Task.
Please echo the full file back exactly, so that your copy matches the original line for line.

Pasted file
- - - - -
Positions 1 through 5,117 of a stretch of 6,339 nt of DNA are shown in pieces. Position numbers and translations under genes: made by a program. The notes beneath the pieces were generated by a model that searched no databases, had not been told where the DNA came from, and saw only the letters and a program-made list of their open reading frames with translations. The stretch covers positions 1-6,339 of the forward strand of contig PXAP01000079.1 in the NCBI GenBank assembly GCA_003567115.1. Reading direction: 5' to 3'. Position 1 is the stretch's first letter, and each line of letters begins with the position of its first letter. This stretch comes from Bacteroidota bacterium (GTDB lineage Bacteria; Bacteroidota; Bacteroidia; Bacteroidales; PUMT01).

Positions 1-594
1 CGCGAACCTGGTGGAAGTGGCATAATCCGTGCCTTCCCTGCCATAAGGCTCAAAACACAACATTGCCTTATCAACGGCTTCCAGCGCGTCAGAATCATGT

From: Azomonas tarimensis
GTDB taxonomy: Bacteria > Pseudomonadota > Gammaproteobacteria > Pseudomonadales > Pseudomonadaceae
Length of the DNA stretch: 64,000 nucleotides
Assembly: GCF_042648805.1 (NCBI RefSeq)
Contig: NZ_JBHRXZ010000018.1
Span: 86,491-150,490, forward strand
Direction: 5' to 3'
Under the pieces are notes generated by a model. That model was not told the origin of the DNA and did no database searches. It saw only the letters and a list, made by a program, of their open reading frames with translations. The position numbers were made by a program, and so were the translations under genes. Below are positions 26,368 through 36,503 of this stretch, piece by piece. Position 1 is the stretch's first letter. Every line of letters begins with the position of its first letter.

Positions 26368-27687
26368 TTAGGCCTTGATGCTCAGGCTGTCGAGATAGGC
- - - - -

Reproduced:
Positions 1 through 5,117 of a stretch of 6,339 nt of DNA are shown in pieces. Position numbers and translations under genes: made by a program. The notes beneath the pieces were generated by a model that searched no databases, had not been told where the DNA came from, and saw only the letters and a program-made list of their open reading frames with translations. The stretch covers positions 1-6,339 of the forward strand of contig PXAP01000079.1 in the NCBI GenBank assembly GCA_003567115.1. Reading direction: 5' to 3'. Position 1 is the stretch's first letter, and each line of letters begins with the position of its first letter. This stretch comes from Bacteroidota bacterium (GTDB lineage Bacteria; Bacteroidota; Bacteroidia; Bacteroidales; PUMT01).

Positions 1-594
1 CGCGAACCTGGTGGAAGTGGCATAATCCGTGCCTTCCCTGCCATAAGGCTCAAAACACAACATTGCCTTATCAACGGCTTCCAGCGCGTCAGAATCATGT

From: Azomonas tarimensis
GTDB taxonomy: Bacteria > Pseudomonadota > Gammaproteobacteria > Pseudomonadales > Pseudomonadaceae
Length of the DNA stretch: 64,000 nucleotides
Assembly: GCF_042648805.1 (NCBI RefSeq)
Contig: NZ_JBHRXZ010000018.1
Span: 86,491-150,490, forward strand
Direction: 5' to 3'
Under the pieces are notes generated by a model. That model was not told the origin of the DNA and did no database searches. It saw only the letters and a list, made by a program, of their open reading frames with translations. The position numbers were made by a program, and so were the translations under genes. Below are positions 26,368 through 36,503 of this stretch, piece by piece. Position 1 is the stretch's first letter. Every line of letters begins with the position of its first letter.

Positions 26368-27687
26368 TTAGGCCTTGATGCTCAGGCTGTCGAGATAGGC